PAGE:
Over at Yahoo! changes have been made to the search so that it now has natural language search results. This is great news on two counts as this supports both internationalisation and accessibility so readers in languages other than the main language of the page can access content as well as screen and braille readers.
Natural language is the default language of the page and is indicated by providing the
xml:lang attribute in the
html elements. The main language of the page needs to be indicated in the header with any changes in language coded within the body. So, if you are browsing search results in an English page that had a couple of search results in French
lang=fr would be wrapped around the French text so that it can be picked up as French.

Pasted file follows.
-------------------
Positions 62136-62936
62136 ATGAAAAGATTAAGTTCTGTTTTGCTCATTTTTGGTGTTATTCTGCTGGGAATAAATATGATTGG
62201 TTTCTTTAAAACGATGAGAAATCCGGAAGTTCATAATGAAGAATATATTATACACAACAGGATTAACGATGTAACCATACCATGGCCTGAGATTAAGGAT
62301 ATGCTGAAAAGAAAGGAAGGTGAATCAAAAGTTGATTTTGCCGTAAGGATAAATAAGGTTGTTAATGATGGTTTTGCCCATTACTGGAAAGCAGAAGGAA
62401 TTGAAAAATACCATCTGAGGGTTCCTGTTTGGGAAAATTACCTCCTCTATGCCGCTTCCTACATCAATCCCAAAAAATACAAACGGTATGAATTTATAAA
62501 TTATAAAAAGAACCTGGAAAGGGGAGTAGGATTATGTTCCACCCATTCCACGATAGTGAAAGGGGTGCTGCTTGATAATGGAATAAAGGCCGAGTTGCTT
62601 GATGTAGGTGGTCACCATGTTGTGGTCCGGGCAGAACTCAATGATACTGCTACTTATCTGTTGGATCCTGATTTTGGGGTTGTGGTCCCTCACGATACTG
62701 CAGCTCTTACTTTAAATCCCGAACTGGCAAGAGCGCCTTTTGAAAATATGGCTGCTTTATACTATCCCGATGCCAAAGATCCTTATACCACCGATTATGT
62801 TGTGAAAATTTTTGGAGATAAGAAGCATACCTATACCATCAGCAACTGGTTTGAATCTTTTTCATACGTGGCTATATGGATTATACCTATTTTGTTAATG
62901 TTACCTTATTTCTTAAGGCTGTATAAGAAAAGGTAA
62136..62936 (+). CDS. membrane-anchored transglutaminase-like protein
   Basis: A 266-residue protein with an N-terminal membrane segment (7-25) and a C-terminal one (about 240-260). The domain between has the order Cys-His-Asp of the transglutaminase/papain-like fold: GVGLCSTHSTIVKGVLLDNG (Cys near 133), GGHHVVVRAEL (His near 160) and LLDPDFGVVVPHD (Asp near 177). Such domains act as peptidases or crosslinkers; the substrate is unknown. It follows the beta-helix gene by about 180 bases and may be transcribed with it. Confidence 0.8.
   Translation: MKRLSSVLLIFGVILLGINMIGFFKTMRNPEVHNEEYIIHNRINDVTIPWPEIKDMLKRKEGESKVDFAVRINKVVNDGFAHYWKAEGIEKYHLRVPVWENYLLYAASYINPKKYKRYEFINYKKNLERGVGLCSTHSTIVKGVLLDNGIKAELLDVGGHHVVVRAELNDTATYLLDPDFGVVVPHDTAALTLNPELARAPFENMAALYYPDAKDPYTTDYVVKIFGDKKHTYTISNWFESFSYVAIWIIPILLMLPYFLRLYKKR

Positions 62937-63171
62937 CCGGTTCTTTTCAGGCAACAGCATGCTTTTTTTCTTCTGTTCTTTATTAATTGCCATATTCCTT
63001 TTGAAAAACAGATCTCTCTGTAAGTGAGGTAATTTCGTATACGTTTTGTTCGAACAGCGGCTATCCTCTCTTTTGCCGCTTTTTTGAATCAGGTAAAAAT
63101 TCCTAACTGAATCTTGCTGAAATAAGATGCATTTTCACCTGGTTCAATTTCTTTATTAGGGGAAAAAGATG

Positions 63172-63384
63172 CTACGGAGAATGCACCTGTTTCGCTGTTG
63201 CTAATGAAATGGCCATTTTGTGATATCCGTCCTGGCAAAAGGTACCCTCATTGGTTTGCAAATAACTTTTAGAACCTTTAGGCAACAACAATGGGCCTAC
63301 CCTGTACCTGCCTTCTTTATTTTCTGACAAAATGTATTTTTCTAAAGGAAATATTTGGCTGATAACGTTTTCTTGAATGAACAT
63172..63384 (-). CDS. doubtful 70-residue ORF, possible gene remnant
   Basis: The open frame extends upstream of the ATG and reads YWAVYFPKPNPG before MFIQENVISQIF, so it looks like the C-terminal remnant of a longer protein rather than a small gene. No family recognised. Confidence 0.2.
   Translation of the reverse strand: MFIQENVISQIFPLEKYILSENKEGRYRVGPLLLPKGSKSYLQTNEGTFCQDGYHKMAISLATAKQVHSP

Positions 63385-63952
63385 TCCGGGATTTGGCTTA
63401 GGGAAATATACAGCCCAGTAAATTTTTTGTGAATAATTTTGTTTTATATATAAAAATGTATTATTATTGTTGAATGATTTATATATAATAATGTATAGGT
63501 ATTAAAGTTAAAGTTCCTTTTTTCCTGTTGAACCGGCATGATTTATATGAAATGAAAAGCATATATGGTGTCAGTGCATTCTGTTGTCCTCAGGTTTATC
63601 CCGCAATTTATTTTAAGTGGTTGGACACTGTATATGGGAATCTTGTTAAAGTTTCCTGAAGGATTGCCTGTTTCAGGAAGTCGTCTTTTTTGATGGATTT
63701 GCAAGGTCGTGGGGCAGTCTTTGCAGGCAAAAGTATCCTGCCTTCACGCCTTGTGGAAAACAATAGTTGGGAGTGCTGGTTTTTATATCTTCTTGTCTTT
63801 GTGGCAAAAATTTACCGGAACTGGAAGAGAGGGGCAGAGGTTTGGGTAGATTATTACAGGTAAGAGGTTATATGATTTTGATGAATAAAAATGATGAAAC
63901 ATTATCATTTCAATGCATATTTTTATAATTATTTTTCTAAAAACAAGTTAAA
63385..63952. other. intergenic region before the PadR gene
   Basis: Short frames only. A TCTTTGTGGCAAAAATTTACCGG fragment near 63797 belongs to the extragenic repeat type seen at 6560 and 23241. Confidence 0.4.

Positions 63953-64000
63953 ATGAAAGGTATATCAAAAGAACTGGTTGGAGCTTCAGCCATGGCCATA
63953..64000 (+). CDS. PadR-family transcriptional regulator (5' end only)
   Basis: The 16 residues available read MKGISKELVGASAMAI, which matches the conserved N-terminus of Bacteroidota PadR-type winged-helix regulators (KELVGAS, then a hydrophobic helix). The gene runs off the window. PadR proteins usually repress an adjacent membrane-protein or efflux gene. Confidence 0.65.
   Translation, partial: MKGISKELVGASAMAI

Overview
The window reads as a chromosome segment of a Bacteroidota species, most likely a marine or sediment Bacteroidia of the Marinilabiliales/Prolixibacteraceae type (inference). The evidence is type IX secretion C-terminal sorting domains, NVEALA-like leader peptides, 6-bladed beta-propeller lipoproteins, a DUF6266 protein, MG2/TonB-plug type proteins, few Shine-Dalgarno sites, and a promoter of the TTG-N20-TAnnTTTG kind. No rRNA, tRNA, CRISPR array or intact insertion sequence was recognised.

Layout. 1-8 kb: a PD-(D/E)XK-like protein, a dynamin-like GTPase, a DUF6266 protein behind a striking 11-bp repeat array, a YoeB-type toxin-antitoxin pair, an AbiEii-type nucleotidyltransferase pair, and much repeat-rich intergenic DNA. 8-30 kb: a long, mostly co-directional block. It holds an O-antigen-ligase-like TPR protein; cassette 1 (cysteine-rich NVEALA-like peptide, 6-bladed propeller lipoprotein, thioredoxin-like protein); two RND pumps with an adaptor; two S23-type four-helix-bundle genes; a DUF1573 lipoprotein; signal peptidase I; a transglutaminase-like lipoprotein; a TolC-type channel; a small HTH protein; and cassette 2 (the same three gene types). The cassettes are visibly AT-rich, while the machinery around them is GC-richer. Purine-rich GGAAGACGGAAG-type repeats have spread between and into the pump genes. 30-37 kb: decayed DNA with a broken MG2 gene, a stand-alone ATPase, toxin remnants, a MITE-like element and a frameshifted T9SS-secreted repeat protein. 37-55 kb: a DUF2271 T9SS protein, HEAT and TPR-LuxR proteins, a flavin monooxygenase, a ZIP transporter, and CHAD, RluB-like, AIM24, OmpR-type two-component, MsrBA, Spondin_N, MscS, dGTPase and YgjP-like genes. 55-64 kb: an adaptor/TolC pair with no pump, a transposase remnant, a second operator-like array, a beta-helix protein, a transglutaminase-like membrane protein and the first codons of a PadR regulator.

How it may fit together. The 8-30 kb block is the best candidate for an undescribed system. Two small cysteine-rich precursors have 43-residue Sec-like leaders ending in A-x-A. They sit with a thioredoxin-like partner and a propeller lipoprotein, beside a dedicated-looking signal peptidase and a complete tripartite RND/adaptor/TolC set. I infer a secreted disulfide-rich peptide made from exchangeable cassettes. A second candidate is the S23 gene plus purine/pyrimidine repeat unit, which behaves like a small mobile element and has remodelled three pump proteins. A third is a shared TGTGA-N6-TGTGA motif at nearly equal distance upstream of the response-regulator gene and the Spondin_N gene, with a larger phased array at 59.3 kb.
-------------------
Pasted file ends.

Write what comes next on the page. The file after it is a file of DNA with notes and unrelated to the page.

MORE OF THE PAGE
In terms of internationalisation this is important so that search engines can read text correctly, text and scripts can be rendered correctly and text can be more easily translated.
The accessibility benefits are also huge as coding language properly allows braille translation software to substitute control codes for accented characters and screen readers that support multiple languages to speak in the appropriate accent with proper pronunciation.
In their blog post announcing the news that their search now support language changes Yahoo! have added in a few recordings of before and after pages with language not coded and coded. This is really handy as people often ask me what a screen readers says when language has been coded.
Read and listen to Yahoo! search now supports natural language.
Find out more about the LANG attribute in the Web Content Accessibility Guidelines 2.0 and using the LANG attribute to identify changes in language.